What has gone wrong? Human sin fractured man’s relationship with God, but also with each other, with all of creation, and with ourselves. Not only is broken, sinful man in need of redemption, but selfish man is at war and in conflict with each other; man is fractured in his own self-understanding, leading to pride, shame, fear, and self-hatred; and, finally, humans are damaging creation and, as its broken steward, causing a broken creation now capable of everything from cancer to hurricanes.
How can it be made right? Through Christ, we can be reconciled and have hope both now and for the future, and as His people, we can be used by God to help restore other people’s relationships with God. We can reconcile people with each other, and help to steward and care for creation and help people bring healing to themselves, all the while serving as reconcilers and signposts of righteousness pointing towards God’s rule and reign on earth.
The metanarrative also gives your own life meaning. About a month after one of my daughters began her freshman year at Grace, she called me. “Dad, I finally get it!” she said. “All those years at Grace you all kept talking to us about identity, who we were as image-bearers of God, saved by Jesus. Identity, identity, identity! I never understood why you all talked so much about it, pounding it into our heads! I get it now, Dad. People here at college are seriously jacked up. They don’t know who they are. But, I know who and WHOSE I am, Dad. I get it.” She understood the foundational question of her life, because she understood God’s great story.
Not only does God’s metanarrative tell you who and whose you are, but it gives meaning to suffering. If it doesn’t all end here, but in a resurrected world in a resurrected body entrusted by our Father with many things, then as author Russell Moore says, this life is our internship for the eschaton, or “two-a-days” for the new life, the “game time,” to come. Every challenge, every struggle, every trial is building strength, character, and wisdom you’ll need on that day. It all has meaning. And, because God’s great story tells us that life is not ultimately about death and despair, but about redemption and restoration, we can walk through this life with hope and even joy in times that might otherwise seem hopeless.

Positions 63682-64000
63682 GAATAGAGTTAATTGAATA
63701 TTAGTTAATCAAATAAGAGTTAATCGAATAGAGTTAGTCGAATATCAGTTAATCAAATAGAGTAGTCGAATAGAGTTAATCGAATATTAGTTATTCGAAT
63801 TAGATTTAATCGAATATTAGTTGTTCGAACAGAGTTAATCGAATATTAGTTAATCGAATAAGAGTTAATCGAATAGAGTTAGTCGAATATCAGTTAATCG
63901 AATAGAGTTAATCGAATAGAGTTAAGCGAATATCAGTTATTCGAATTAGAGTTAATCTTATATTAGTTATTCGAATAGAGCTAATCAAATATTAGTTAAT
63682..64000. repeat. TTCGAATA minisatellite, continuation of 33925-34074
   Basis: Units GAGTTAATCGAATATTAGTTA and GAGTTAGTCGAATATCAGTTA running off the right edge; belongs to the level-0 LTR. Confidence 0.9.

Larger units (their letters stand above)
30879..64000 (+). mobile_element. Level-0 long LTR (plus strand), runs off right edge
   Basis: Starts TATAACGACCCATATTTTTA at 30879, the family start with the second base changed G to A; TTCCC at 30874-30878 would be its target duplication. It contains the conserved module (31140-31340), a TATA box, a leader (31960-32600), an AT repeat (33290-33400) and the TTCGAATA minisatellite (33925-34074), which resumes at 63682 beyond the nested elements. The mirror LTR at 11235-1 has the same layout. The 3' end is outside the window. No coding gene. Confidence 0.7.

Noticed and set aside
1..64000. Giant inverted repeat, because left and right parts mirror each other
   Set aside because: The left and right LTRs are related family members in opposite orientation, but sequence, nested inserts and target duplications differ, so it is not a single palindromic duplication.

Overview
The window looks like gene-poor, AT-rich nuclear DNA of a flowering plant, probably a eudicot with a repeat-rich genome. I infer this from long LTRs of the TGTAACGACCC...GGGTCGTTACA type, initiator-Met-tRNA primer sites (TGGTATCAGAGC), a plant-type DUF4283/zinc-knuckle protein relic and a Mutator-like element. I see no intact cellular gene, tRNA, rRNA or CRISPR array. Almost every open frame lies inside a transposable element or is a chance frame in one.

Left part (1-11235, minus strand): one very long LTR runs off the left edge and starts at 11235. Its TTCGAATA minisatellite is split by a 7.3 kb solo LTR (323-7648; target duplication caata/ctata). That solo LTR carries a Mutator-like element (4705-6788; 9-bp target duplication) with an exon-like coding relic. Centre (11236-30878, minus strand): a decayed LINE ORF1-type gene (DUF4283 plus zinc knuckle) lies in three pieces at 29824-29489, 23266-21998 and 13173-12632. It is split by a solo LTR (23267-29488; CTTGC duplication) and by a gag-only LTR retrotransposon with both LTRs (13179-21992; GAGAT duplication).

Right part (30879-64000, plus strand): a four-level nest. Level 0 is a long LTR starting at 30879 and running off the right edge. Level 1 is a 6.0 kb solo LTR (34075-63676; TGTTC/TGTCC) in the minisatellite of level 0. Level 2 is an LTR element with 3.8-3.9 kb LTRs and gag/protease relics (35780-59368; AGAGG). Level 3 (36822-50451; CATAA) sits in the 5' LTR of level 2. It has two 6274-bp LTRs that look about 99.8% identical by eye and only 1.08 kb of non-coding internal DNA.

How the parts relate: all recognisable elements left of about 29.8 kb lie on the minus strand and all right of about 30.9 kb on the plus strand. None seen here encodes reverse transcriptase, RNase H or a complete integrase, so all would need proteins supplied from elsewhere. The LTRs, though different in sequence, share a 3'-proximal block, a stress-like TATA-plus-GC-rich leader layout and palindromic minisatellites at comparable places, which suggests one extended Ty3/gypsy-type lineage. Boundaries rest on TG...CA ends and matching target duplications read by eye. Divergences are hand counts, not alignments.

Like each individual movie in the MCU, your life has meaning in itself, but it’s not just about you– you are only a part of God’s bigger story. And, that is the best news ever, because how limited would our God be if you and I were the only points of all of this? When we understand the big picture, far from feeling insignificant, we feel grateful for being a part of God’s plan and hopeful and special that God chose us to be the subjects of His love and the co-heirs of His Kingdom.
People ask me why we biblically integrate, placing everything kids learn at Grace within this big story of Scripture, this metanarrative. “Why do y’all make everything about the Bible?” they ask. The simple answer is: we don’t. God does. He put everything that is right there, all under that great narrative arc, whether we see it or not. We’re just grateful we have the privilege at our school to be able to show kids that they and everything else are part of an exciting, beautiful, redemptive, coherent whole, the greatest story ever.
Jay Ferguson, Ph.D., Head of School at Grace Community School, writes regularly on his blog, JaysBlog.org